A bit more background.
When the new library format was introduced at IDE 1.5 the arduino team was proposing some mechanisms to separate out the libraries for different cores.
You can read this for some information but it doesn't have some information about the early iterations:
At the time, the arduino team clearly did not understand some of complexities of supporting multiple cores and the issues for 3rd party developers, which are very different from the IDE bundled libraries and cores.
Believe it or not the first 1.5x format did not support backward compatibility with all the existing 1.x libraries.
This was essentially a repeat of the disaster of the decision that the Arduino team made when going from 1.0 RC to the official 1.0 release where 100% of all the existing 3rd party code would break.
Against some of the core Arduino team, I managed to talk the main Arduino developer into providing backward compatibility for all the existing 1.x code.
The original proposal also required that each core have a directory in the library tree for core specific code.
Several of us pushed that this was unworkable as each core needs to be able to release and maintain its own core specific library that is independent of any other version of that library. After a few IDE releases the core specific directory within a library was effectively dropped as the arduino team realized that their original proposal was unworkable and now a library can exist in multiple places and specify what cores it works on. (They saw the light as they began developing and doing maintenance for DUE)
This allows a library to be in the sketchbook/libraries area and specify which cores it works on, or be shipped with a core for a version of the library that works with that core.
This is the way you want it. That way, a 3rd party core can ship its own h/w specific version of the library that gets used when code is built for boards that use that core.
i.e. if building for UNO, the avr Wire library in the arduino avr core is use.
If building for esp8266 their Wire library is used, if building for Teensy the teensy Wire library is used and if building for teensy 3x the teensy3x library is used, etc...
So yes you can and will have certain libraries that show up in multiple places.
This is normal and is what makes things work for different cores.
The IDE will automatically detect and use the proper library for the core.
These types of libraries are the core specific libraries, for example: Wire, SPI, SoftwareSerial, EEPROM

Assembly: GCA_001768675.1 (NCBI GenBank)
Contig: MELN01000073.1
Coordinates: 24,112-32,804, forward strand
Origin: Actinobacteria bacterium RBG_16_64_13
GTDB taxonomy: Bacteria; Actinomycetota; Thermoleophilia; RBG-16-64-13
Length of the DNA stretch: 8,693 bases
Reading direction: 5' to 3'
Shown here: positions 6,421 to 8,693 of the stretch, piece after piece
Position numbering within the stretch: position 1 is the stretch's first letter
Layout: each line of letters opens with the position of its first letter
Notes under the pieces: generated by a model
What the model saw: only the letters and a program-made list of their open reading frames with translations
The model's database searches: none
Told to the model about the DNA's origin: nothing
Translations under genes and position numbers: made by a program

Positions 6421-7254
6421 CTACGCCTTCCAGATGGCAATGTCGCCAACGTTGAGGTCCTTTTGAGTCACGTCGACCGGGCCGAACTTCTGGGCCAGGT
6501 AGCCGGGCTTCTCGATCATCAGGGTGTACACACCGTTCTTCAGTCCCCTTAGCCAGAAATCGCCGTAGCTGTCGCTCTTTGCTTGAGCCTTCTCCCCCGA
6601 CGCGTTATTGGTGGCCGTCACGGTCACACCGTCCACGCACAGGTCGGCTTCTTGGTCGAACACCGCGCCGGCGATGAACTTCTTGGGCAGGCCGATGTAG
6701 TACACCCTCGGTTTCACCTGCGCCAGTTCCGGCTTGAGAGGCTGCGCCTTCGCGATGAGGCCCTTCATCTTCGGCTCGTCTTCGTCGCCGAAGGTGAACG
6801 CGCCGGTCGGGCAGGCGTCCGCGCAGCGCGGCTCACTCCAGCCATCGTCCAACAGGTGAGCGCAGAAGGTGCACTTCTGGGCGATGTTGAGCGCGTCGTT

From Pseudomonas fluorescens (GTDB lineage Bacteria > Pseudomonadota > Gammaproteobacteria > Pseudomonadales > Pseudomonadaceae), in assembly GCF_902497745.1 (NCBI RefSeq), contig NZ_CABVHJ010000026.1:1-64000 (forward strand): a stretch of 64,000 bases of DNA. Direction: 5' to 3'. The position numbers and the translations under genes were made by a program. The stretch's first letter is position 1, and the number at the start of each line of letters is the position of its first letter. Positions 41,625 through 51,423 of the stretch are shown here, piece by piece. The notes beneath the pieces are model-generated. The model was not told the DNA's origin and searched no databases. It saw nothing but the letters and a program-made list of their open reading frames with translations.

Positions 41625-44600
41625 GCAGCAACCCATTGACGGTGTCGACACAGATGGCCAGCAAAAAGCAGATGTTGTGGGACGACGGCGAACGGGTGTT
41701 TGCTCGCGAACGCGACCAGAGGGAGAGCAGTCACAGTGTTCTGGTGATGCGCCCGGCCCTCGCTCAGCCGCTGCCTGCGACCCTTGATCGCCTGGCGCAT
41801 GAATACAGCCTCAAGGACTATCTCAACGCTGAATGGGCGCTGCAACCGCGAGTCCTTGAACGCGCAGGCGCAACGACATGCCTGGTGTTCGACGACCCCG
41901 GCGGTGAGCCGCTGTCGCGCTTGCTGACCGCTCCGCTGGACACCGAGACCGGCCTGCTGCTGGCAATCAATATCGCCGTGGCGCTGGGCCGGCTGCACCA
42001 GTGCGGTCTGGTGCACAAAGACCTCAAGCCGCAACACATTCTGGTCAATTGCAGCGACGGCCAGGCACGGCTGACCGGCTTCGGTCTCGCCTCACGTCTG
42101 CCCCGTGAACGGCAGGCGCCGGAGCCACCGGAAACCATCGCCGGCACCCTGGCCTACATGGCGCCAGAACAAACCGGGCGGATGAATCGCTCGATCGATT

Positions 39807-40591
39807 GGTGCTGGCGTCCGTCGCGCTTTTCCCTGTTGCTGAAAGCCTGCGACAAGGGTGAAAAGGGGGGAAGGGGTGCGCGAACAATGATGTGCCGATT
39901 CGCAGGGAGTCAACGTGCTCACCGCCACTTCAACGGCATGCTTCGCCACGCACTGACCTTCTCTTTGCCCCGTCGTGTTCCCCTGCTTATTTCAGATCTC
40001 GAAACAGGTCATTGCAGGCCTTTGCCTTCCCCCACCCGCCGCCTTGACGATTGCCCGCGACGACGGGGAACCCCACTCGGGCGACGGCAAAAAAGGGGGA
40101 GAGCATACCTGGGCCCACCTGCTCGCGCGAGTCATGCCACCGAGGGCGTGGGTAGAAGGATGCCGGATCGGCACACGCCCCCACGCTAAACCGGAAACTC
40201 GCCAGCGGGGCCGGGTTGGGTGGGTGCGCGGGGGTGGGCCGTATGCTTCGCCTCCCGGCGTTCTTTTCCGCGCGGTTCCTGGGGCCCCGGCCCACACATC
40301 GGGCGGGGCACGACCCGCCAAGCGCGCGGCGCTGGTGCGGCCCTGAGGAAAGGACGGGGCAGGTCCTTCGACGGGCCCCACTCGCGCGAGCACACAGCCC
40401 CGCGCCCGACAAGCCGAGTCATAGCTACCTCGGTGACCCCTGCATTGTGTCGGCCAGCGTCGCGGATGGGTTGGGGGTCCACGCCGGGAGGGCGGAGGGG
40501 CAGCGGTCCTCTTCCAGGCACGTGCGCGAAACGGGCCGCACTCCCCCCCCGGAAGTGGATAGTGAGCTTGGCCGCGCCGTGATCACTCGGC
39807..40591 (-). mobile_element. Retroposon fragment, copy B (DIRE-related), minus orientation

Where things can get messy or break is when using your personal sketchbook/libraries area.
So this comment is of concern:
- Pick and choose ONLY the Libraries I ever use and put them inside my sketch folder.
Not sure if you meant sketch folder or sketchbook/libraries folder.
I haven't followed if the IDE now allows libraries to be in the actual directory with the sketch, which it sounds like what you might doing.
If so, the key thing to remember is that in those cases, not to bundle core specific libraries as those will be in the core that the code is being built for.
i.e. don't provide libraries like Wire, SPI etc... Let the IDE use the one that comes with the core.
The sketchbook libraries (and I'm guessing sketch libraries if that is now supported) trump other library areas, so you don't want to use it for core specific libraries since that area can be used on all cores.
For example, If you have a library that says it works on all cores but really doesn't,
that can create a library that gets used for a core that doesn't work or perhaps doesn't even compile.
But that typically doesn't cause duplicate library messages.
Those usually are spit out by the IDE when there are multiple libraries of equal priority installed in different directory names. i.e. you have a library called "foo" that has header called "foo.h" and the code for that library is installed in two different places, perhaps in directory called "foo" and "foo2" etc...
I'm not sure what is going on with your system/environment, as you have not provided quite a bit of information.
i.e. IDE version, where it is installed, where your sketchbook is located, and what libraries have been installed in which locations.
And a full sketch directory tree of a sketch that is having these issues.